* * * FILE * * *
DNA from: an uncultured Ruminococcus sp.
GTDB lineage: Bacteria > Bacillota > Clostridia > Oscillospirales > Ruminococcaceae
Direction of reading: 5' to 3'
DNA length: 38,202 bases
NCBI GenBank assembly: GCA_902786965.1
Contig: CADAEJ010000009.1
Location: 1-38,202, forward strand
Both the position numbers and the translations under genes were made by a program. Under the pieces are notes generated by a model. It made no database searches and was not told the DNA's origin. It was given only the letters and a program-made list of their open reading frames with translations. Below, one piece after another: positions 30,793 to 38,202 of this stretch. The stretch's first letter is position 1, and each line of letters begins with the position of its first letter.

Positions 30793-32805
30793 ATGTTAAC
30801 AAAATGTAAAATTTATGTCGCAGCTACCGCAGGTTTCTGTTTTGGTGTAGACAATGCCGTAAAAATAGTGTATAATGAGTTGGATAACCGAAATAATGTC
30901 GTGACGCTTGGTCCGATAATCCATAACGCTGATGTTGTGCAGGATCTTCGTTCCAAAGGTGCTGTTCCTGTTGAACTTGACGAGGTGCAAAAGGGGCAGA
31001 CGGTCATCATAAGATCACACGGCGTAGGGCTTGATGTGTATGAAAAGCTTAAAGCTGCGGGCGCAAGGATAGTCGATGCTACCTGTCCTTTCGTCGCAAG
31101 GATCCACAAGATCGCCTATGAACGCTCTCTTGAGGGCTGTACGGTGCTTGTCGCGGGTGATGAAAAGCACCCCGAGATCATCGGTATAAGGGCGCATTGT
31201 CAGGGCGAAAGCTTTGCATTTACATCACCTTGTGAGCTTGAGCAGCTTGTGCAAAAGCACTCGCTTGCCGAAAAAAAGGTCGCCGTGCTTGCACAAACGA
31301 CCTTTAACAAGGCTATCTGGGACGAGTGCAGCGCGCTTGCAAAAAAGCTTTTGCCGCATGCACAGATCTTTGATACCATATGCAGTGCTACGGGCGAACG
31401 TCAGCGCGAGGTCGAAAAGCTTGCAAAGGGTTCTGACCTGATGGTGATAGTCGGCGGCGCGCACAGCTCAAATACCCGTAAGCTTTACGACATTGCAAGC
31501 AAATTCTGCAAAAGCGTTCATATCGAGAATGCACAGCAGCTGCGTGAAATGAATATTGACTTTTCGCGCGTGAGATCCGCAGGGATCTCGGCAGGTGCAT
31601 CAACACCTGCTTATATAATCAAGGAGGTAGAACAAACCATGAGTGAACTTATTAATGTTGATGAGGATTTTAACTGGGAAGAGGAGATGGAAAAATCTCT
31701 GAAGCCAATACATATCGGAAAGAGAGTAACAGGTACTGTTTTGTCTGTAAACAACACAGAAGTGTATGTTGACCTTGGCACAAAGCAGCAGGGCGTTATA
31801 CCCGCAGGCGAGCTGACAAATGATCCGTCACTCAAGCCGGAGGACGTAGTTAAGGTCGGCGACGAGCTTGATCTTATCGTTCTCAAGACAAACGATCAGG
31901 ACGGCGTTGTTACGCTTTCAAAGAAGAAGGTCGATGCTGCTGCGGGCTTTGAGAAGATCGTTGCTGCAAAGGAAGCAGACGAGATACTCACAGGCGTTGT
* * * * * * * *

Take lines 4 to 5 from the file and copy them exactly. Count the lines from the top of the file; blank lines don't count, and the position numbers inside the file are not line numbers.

DNA length: 38,202 bases
NCBI GenBank assembly: GCA_902786965.1